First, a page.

Emergency workers, police officers and even off-duty coal miners spread out Friday across the sunflower fields and villages of eastern Ukraine, searching the wreckage of a Malaysia Airlines jet shot down as it flew miles above the country's battlefield.
The attack Thursday afternoon killed 298 people from nearly a dozen nations — including vacationers, students and a large contingent of scientists heading to an AIDS conference in Australia. At least 189 of the dead were from the Netherlands.
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U.S. intelligence authorities said a surface-to-air missile brought down Malaysia Airlines Flight 17 as it flew from Amsterdam to Kuala Lumpur, but they did not speculate on who fired it. The Ukrainian government in Kiev, the separatist pro-Russia rebels they are fighting and the Russia government that Ukraine accuses of supporting the rebels all denied shooting the plane down. Moscow also denies backing the rebels.
After holding an emergency session, the U.N. Security Council called for "a full, thorough and independent international investigation" into the downing of the plane.
Russian President Vladimir Putin called Friday for a cease-fire in eastern Ukraine and urged the two sides to hold peace talks as soon as possible. A day earlier, Putin had blamed Ukraine for the crash, saying Kiev was responsible for the unrest in its Russian-speaking eastern regions. But he did not accuse Ukraine of shooting the plane down and did not address the key question of whether Russia gave the rebels such a powerful missile.
The Ukrainian Interior Ministry released a video purporting to show a truck carrying the Buk missile launcher it said was used to fire on the plane with one of its four missiles apparently missing. The ministry said the footage was filmed by a police surveillance squad at dawn Friday as the truck was heading to the city of Krasnodon toward the Russian border.
There was no way to independently verify the video.
Access to the sprawling crash site remained difficult and dangerous. The road into it from Donetsk, the largest city in the region, was marked by five rebel checkpoints Friday, with document checks at each.
By midday, 181 bodies had been located, according to local emergency workers in contact with officials in Kiev. In addition to the Dutch, passengers on the plane included 29 Malaysians, 28 Australians, 12 Indonesians, nine Britons, four Germans, four Belgians, three Filipinos and one person each from Canada, New Zealand and Hong Kong, according to the airlines and those governments.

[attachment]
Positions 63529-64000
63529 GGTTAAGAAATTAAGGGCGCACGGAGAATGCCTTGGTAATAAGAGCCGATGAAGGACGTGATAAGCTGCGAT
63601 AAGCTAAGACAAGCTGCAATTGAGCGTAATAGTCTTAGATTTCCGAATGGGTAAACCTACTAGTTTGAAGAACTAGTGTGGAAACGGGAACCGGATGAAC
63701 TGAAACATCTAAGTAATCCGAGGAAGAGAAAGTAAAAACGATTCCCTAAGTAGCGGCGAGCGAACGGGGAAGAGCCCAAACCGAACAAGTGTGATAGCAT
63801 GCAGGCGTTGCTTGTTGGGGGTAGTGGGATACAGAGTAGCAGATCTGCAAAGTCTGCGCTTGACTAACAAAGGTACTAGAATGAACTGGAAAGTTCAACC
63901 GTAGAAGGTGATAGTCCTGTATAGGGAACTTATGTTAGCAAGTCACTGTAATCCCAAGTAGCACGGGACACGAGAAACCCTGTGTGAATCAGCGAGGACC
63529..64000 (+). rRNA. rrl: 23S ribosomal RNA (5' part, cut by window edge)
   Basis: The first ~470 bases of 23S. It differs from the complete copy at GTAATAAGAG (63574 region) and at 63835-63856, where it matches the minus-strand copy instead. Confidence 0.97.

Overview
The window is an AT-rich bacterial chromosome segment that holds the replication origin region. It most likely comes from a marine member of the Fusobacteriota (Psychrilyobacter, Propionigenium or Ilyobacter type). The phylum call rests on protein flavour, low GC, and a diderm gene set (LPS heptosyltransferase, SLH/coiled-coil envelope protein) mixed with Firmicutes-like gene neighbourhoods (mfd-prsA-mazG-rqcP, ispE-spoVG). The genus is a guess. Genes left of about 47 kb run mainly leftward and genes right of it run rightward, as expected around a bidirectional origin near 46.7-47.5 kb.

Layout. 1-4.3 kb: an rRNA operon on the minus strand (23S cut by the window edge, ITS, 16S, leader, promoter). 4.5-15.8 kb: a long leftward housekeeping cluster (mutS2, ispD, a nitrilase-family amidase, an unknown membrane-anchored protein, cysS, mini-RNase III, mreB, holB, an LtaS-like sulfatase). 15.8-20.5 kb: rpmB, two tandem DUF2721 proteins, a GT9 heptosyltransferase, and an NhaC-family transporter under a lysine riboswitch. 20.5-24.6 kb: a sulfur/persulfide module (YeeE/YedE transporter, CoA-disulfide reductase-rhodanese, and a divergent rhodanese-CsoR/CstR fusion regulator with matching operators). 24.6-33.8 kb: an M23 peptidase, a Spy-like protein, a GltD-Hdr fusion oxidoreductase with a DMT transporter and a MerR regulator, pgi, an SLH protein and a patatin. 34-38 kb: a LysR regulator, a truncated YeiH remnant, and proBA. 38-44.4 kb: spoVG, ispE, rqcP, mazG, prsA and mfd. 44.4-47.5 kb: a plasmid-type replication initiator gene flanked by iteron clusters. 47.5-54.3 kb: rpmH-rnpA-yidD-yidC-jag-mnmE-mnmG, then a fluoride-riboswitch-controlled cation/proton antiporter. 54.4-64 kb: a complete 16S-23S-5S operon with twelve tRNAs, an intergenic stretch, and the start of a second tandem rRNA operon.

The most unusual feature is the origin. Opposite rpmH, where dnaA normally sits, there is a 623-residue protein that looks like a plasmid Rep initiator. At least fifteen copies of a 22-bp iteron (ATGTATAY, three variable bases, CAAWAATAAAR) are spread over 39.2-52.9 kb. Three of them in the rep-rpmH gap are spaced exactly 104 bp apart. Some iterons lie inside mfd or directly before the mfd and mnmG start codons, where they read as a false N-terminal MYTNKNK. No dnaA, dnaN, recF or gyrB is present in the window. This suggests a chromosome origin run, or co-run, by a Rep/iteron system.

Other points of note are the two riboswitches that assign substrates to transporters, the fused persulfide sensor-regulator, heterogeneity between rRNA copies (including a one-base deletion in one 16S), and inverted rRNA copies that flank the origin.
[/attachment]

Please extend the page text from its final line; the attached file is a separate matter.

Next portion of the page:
Still Nataliya Bystro, a spokeswoman for Ukraine's emergency services, said rebel militiamen were interfering with the recovery operation. She did not elaborate.
Separatist rebels who control the crash site issued conflicting reports Friday about whether they had found the plane's black boxes or not.
"No black boxes have been found ... we hope that experts will track them down and create a picture of what has happened," said Donetsk separatist leader Aleksandr Borodai.
Yet earlier Friday, an aide to the military leader of Borodai's group said authorities had recovered eight out of 12 recording devices. Since planes usually have two black boxes — one for recording flight data and the other for recording cockpit voices — it was not clear what he was referring to.
Borodai said 17 representatives from the Organization for Security and Cooperation and four Ukrainian experts had traveled into rebel-controlled areas to begin an investigation into the attack.
Ukraine's state aviation service closed the airspace Friday over two border regions gripped by separatist fighting — Donetsk and Luhansk — and Russian airlines suspended all flights over Ukraine.
The crash site was spread out over fields between two villages in eastern Ukraine — Rozsypne and Hrabove. In the distance, the thud of Grad missile launchers being fired could be heard Friday morning.
In the sunflower fields around Rozsypne, 40 kilometers (25 miles) from the Russian border, lines of men disappeared into thick, tall growth that reached over their heads. One fainted after finding a body. Another body was covered in a coat.
About 70 off-duty coal miners joined the search, their faces still sooty from work.